The author establishes this issue well in the cases of Sophie Wender, Rosalind Morton, and Aunt Harriet. These individuals are undoubtedly the most developed emotionally, as well as the most assertive and genuine representations of present day women, shown throughout the novel.. Nevertheless their way of acting is considered “sinful” because they stray from the gendered norms, this is exceedingly present in Aunt Harriet. She is desperate to keep her child even though the baby is considered a deviation. Her attempts at tricking the inspector falls short as her own sister and her husband deny her pursuit and disdain her.
This reveals her submissive yet apathetic attitude in how she views her daughter. For this reason, she want her to be a “fool” because she appears to subscribe to the pre-existing belief that women serve little function in society. Furthermore, this reinforces the idea that despite she remains opposed gender inequality, she focuses On the contrary, Gertrude, the mother of Hamlet displays compassion towards her son. Despite appearing submissive in Claudius' wishes, she silently opposes him and agrees
.sure her own [looks were] all right” (988), wanted to become independent and do things that not every girl her age does, faces a male who wants her, but she does not want him, she begins to become afraid. The story shows that Connie was not prepared for Arnold Friend’s despite her actions beforehand. Connie is the opposite of her sister, June. June is a goodie-to-shoes while Connie wants to be her own person. Her mother always nags on Connie saying that she should be like June who follows the rules and is a good role model.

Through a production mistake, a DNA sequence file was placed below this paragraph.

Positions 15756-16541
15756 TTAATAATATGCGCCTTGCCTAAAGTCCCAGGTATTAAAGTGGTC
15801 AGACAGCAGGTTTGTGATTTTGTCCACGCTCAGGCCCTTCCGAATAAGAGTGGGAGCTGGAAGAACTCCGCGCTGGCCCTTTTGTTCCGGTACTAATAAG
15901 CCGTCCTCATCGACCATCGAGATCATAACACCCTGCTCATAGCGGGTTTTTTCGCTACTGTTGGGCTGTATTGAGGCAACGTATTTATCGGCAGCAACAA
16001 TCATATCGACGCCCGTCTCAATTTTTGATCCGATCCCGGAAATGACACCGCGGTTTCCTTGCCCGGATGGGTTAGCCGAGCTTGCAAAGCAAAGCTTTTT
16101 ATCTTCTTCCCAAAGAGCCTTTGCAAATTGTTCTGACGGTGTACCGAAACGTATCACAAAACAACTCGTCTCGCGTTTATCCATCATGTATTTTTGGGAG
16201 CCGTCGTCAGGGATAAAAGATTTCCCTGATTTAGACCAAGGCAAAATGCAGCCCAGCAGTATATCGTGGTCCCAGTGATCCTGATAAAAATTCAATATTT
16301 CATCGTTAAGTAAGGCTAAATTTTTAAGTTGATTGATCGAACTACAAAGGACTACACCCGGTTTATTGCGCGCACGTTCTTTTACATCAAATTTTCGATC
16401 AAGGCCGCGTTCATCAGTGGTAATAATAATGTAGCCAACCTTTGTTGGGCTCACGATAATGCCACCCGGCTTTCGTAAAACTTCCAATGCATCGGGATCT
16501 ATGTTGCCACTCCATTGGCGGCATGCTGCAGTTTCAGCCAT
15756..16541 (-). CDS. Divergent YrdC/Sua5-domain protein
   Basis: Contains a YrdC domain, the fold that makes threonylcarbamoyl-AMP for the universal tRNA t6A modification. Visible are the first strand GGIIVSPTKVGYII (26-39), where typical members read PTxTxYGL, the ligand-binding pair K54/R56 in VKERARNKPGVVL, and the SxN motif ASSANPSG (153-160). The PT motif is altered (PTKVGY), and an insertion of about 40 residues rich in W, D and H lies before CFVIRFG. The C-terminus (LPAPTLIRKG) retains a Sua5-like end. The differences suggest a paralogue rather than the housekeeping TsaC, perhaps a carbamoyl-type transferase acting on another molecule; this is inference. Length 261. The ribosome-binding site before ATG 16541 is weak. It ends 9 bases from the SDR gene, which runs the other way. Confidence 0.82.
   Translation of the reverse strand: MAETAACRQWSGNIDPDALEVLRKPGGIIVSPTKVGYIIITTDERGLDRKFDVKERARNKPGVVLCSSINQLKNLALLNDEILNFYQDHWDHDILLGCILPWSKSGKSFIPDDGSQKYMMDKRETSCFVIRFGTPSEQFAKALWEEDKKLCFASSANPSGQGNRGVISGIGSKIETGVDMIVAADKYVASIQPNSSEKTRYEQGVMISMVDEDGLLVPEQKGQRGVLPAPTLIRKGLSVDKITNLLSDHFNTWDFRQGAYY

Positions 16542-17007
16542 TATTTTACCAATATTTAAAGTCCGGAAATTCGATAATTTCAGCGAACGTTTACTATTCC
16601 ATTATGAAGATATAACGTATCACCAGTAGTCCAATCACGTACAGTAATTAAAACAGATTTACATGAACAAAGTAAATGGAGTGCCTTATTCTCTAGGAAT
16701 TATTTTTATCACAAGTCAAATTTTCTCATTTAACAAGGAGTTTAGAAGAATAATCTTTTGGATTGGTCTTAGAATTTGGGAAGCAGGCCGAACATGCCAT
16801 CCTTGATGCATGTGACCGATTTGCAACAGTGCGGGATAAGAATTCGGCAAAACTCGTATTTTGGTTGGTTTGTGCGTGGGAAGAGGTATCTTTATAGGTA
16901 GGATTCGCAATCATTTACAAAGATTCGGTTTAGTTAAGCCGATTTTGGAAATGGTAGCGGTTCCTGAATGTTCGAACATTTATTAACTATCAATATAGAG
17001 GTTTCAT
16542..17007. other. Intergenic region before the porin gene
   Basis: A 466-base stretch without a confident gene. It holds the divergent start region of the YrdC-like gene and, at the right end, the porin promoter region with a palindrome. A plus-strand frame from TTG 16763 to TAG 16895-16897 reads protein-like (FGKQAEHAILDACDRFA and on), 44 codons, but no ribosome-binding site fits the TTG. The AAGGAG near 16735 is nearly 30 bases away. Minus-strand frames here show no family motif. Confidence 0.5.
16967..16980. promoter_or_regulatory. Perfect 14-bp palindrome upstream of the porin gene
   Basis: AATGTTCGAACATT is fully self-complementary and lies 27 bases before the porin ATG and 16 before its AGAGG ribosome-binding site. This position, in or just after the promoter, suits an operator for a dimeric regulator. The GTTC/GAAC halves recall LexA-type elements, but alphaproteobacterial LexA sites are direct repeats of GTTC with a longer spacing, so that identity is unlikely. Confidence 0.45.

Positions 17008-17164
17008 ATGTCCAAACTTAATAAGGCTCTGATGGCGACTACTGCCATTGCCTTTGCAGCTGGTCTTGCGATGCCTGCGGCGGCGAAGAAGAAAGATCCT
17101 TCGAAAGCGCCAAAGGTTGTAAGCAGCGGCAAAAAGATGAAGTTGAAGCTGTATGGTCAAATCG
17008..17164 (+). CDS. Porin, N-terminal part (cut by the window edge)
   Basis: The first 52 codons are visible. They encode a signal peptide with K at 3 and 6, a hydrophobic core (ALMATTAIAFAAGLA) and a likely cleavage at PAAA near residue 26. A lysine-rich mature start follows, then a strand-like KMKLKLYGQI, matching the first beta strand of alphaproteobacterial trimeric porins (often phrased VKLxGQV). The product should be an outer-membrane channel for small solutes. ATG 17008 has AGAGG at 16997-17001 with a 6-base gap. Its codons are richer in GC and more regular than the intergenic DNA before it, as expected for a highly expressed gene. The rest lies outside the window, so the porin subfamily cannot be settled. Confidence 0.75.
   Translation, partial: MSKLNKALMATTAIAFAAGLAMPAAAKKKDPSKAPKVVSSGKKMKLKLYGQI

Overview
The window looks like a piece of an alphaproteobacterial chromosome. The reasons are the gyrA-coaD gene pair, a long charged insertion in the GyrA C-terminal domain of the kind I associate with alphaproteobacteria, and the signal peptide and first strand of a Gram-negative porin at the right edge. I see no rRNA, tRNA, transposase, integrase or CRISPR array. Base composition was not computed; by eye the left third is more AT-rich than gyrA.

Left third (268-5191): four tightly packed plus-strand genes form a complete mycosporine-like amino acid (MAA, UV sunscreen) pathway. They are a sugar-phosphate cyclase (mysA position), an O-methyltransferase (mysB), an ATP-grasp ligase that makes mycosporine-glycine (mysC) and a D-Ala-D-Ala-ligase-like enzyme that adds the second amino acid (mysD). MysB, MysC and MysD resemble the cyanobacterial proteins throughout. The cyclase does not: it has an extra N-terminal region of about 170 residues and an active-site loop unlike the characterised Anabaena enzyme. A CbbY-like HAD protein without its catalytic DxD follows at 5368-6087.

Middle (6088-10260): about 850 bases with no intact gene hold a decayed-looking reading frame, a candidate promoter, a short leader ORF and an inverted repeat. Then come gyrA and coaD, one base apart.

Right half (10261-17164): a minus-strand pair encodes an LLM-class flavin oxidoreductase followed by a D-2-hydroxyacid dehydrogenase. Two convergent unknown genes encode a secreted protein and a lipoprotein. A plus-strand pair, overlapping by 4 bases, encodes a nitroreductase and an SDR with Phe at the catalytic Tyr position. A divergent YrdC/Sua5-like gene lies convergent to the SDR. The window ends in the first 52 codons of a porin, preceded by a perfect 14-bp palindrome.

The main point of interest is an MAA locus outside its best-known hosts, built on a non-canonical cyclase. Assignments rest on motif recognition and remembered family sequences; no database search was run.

Throughout the book, Jaimito is controlling his wife's actions and constantly questioning her, which doesn’t cause him to seem like a great husband or even a kindhearted person. His actions seem to directly result in Dede being depressed and wanting a divorce. Another result of Jaimito’s behavior is that his wife’s sisters begin to disapprove of him and believe that Dede’s life would be better without him. Jaimito is definitely one of the more sinister characters in the novel, besides the murderous, perverted
In Their Eyes Were Watching God, Janie’s faults made her dependent emotionally towards men, but independent when finding her own happy ending throughout the book. From The Odyssey, Calypso desperately tried to find love and make Odysseus stay, but her flaws of attachment and having a higher level of authority over Odysseus in their relationship kept her from achieving real love with someone. Although Janie and Calypso are opposites when it comes to love, they do have similarities. Their relationships always ended the same way, with Janie leaving her husbands and Calypso being deserted by her lovers. They both tried to to find love, with some difficulties for each women individually.
Then comes Antigone, the girl who thinks she has the right to act against the law. This poses a moral dilemma for Creon, as Antigone is his niece, the last of the descendants of Oedipus. However, Antigone makes the decision easier by explicitly taking pride in her actions and slighting his uncle. Her justification is merely that Creon’s law is not the mandate of her God, and that the burial of a family is more imperative than all else (500-523). When confronted by Creon with Polynices’ treacherous crime, she cannot put up any defense.
It becomes apparent in the very first Act that Abigail is not a trustworthy character. She is willing to throw blame at anyone to deflect the suspicion from herself, or even to gain something she wants. I suppose in some ways Abigail could be seen as a tragic character, but her manipulative nature sure makes it difficult to sympathize with her. She is willing to hang an innocent woman in her delusion that this will somehow result in John Proctor realizing his love for her. He has made it clear multiple times he has moved on and wishes to not see her but - of course - Abigail only persists.